Dod architects’ Competency Framework Guide New Tools for Career Development and Management

Earlier DoD Efforts to Define Architect Competencies

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Earlier DoD Efforts to Define Architect Competencies

The establishment and publication of these competency standards for DoD systems and enterprise architects has resulted from collaboration of OUSD(P&R), the DoD IT Functional Community, and the OSD Architecture and Interoperability Directorate. This guide builds on work done within DoD between 2008 and 2012. The initial effort to document competencies for DoD systems and enterprise architects, Phase I: A Competency Framework for the DoD Architect, was published in April, 2008 by the Architecture and Interoperability Directorate. An enhanced competency model, DoD Architects’ Competency Framework, was published in April 2011 with input from systems and enterprise across the Federal government and private sector through the assistance of the Industry Advisory Council. The new version of the DoD Architects’ Competency Framework was developed by a cross-DoD team working with consultants from the Office of Personnel Management (OPM) under the sponsorship of OUSD(P&R). This version is scheduled to be made available throughout DoD later this year through the Defense Competency Assessment Tool (DCAT).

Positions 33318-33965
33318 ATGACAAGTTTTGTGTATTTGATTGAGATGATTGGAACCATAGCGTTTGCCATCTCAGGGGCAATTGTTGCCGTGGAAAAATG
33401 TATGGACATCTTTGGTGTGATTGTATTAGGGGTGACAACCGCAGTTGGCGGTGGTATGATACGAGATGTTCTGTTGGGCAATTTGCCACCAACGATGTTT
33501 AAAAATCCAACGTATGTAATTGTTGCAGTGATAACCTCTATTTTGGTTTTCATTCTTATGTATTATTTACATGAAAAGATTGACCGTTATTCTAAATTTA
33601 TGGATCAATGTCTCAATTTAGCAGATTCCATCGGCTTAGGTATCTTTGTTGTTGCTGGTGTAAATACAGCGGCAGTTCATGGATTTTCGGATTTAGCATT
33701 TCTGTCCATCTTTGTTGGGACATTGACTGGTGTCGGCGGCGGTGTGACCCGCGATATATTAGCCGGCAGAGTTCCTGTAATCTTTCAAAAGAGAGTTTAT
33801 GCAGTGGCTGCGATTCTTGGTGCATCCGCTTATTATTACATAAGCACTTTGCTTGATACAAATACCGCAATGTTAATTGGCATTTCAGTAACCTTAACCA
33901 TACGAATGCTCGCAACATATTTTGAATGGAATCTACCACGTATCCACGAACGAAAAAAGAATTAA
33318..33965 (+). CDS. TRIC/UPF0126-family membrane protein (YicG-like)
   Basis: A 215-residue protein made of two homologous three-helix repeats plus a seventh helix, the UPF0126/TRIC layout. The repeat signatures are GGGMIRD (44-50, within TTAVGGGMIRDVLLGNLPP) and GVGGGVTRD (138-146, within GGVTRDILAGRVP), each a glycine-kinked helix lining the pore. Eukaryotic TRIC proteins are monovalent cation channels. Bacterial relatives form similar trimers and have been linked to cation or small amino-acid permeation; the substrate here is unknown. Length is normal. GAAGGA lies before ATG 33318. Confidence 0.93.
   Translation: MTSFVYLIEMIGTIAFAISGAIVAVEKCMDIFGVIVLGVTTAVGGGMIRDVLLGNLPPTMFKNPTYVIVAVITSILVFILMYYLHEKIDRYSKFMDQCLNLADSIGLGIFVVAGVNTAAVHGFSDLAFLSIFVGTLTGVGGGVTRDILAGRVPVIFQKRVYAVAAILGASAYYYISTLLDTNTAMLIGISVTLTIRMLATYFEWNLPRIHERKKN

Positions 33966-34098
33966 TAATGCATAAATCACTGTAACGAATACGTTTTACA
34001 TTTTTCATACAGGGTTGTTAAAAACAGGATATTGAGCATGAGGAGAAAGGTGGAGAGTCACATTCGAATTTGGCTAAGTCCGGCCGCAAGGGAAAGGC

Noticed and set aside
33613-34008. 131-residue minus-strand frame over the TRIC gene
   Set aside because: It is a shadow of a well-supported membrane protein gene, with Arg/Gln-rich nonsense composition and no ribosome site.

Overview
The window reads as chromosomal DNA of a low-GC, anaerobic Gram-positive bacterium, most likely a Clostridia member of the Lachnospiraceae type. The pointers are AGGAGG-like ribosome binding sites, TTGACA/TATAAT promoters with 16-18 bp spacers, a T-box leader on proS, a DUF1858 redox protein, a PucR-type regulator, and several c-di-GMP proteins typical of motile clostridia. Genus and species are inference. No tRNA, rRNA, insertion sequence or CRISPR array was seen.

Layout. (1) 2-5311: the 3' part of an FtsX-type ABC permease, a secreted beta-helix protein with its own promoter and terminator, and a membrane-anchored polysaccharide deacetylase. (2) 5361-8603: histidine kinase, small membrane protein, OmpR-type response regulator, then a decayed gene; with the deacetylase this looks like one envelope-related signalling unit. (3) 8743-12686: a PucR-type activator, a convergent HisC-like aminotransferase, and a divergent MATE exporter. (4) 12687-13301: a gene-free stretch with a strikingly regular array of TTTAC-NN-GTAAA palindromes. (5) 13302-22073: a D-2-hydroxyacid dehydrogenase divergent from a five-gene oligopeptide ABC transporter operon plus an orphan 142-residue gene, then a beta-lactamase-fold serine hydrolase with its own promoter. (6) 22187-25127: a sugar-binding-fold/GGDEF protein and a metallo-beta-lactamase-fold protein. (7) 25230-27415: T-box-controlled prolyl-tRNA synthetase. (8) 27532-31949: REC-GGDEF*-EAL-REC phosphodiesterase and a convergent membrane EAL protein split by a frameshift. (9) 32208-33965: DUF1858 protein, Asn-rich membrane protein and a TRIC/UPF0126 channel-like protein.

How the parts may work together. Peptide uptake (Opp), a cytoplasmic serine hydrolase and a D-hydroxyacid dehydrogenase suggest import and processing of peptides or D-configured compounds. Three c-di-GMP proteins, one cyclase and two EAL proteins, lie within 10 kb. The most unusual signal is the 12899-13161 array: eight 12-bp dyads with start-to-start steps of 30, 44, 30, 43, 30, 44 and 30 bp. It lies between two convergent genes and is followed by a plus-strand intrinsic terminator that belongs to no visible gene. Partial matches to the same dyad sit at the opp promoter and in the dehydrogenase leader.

Related Efforts Outside DoD

Outside of DoD many organizations and practitioners support the goal of strengthening the practice of systems and enterprise architecting by defining common competencies. OPM added enterprise architecture as a specialty, or “parenthetical,” within its job family description for IT Specialists in 2003 and updated the job family description in 2008 based on feedback from across the federal government. Many companies have developed their own competency models for systems and enterprise architects according to research conducted by the Pennsylvania State University Center for Enterprise Architecture in the College of Information Sciences and Technology. Several industry associations, such as the Open Group, have developed competency models and certification standards, although no overarching standards for certification have yet been established. Many groups representing systems and enterprise architects have formed a new organization, the Federation of Enterprise Architecture Professional Organizations, to strengthen professional standards and practices through activities such as establishing overarching competency and certification standards; these groups include the Center for the Advancement of the Enterprise Architecture Profession, the Object Management Group, the Data Management Association, the British Computer Society, the Open Group, and the Association for Computing Machinery.